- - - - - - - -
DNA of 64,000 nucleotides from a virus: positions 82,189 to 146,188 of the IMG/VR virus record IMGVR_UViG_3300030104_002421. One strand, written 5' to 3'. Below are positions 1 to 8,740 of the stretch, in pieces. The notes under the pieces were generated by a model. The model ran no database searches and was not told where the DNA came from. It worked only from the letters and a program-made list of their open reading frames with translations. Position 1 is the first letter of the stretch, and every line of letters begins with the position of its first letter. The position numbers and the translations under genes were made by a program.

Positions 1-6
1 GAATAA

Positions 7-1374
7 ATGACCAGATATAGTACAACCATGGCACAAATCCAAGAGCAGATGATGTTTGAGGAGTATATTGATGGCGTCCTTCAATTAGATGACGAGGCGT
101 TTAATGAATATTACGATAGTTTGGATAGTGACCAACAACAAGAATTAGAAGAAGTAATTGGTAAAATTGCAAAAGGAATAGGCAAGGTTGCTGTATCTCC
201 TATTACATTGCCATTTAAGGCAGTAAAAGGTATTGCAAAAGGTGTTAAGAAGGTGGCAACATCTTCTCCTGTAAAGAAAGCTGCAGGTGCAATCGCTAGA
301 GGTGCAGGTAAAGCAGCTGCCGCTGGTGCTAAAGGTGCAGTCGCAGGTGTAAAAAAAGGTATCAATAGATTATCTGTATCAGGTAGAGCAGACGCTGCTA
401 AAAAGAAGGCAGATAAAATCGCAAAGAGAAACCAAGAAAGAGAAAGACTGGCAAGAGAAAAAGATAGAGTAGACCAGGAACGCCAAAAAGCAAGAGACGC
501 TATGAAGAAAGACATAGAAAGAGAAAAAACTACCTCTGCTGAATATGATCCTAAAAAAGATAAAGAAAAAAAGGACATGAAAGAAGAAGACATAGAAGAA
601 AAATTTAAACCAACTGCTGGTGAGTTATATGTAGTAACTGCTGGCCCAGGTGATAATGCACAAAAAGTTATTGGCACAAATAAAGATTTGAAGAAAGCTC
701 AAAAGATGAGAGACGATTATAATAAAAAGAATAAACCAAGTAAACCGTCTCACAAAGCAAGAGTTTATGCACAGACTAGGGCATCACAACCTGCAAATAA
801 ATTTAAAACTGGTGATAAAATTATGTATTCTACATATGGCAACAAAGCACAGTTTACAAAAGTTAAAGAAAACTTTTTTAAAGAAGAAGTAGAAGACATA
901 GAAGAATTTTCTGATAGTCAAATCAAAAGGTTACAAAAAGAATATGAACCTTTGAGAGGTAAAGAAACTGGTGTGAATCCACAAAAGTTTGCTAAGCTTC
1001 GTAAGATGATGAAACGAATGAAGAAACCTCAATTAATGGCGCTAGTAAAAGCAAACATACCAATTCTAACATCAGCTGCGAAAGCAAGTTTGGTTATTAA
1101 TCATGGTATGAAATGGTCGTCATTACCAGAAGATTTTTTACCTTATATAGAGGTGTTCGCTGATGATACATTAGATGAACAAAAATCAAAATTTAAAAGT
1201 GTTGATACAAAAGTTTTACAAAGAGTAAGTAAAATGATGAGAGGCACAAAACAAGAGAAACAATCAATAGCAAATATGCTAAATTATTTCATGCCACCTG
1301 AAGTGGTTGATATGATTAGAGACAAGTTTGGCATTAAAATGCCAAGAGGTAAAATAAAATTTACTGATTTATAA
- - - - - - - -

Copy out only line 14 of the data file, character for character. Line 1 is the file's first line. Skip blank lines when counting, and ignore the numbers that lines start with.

901 GAAGAATTTTCTGATAGTCAAATCAAAAGGTTACAAAAAGAATATGAACCTTTGAGAGGTAAAGAAACTGGTGTGAATCCACAAAAGTTTGCTAAGCTTC